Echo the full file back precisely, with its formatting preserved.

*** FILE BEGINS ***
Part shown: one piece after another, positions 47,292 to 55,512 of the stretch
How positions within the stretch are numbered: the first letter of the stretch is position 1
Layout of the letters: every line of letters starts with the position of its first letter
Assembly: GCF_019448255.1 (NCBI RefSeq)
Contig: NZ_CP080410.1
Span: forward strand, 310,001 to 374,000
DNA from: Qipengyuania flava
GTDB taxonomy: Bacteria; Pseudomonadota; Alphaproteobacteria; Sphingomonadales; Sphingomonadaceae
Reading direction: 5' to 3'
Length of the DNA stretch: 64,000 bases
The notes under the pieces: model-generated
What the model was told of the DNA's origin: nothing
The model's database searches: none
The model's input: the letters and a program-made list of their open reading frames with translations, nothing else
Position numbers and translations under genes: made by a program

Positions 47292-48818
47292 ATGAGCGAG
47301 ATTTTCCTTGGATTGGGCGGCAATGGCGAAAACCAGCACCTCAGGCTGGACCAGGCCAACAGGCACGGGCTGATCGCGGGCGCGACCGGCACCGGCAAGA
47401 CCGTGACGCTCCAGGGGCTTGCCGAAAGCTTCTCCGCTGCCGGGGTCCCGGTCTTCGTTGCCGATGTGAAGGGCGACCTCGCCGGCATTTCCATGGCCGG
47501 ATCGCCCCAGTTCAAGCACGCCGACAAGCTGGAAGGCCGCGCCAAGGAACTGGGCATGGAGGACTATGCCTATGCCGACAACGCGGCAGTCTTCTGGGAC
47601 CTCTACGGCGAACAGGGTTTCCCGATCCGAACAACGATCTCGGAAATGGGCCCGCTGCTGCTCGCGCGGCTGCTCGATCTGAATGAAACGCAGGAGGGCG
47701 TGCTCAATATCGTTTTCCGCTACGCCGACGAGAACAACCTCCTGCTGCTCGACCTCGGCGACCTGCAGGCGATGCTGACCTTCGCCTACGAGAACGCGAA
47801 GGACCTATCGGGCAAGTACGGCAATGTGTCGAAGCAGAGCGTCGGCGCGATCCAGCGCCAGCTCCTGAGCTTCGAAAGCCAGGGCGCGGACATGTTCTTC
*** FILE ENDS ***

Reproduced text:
Part shown: one piece after another, positions 47,292 to 55,512 of the stretch
How positions within the stretch are numbered: the first letter of the stretch is position 1
Layout of the letters: every line of letters starts with the position of its first letter
Assembly: GCF_019448255.1 (NCBI RefSeq)
Contig: NZ_CP080410.1
Span: forward strand, 310,001 to 374,000
DNA from: Qipengyuania flava
GTDB taxonomy: Bacteria; Pseudomonadota; Alphaproteobacteria; Sphingomonadales; Sphingomonadaceae
Reading direction: 5' to 3'
Length of the DNA stretch: 64,000 bases
The notes under the pieces: model-generated
What the model was told of the DNA's origin: nothing
The model's database searches: none
The model's input: the letters and a program-made list of their open reading frames with translations, nothing else
Position numbers and translations under genes: made by a program

Positions 47292-48818
47292 ATGAGCGAG
47301 ATTTTCCTTGGATTGGGCGGCAATGGCGAAAACCAGCACCTCAGGCTGGACCAGGCCAACAGGCACGGGCTGATCGCGGGCGCGACCGGCACCGGCAAGA
47401 CCGTGACGCTCCAGGGGCTTGCCGAAAGCTTCTCCGCTGCCGGGGTCCCGGTCTTCGTTGCCGATGTGAAGGGCGACCTCGCCGGCATTTCCATGGCCGG
47501 ATCGCCCCAGTTCAAGCACGCCGACAAGCTGGAAGGCCGCGCCAAGGAACTGGGCATGGAGGACTATGCCTATGCCGACAACGCGGCAGTCTTCTGGGAC
47601 CTCTACGGCGAACAGGGTTTCCCGATCCGAACAACGATCTCGGAAATGGGCCCGCTGCTGCTCGCGCGGCTGCTCGATCTGAATGAAACGCAGGAGGGCG
47701 TGCTCAATATCGTTTTCCGCTACGCCGACGAGAACAACCTCCTGCTGCTCGACCTCGGCGACCTGCAGGCGATGCTGACCTTCGCCTACGAGAACGCGAA
47801 GGACCTATCGGGCAAGTACGGCAATGTGTCGAAGCAGAGCGTCGGCGCGATCCAGCGCCAGCTCCTGAGCTTCGAAAGCCAGGGCGCGGACATGTTCTTC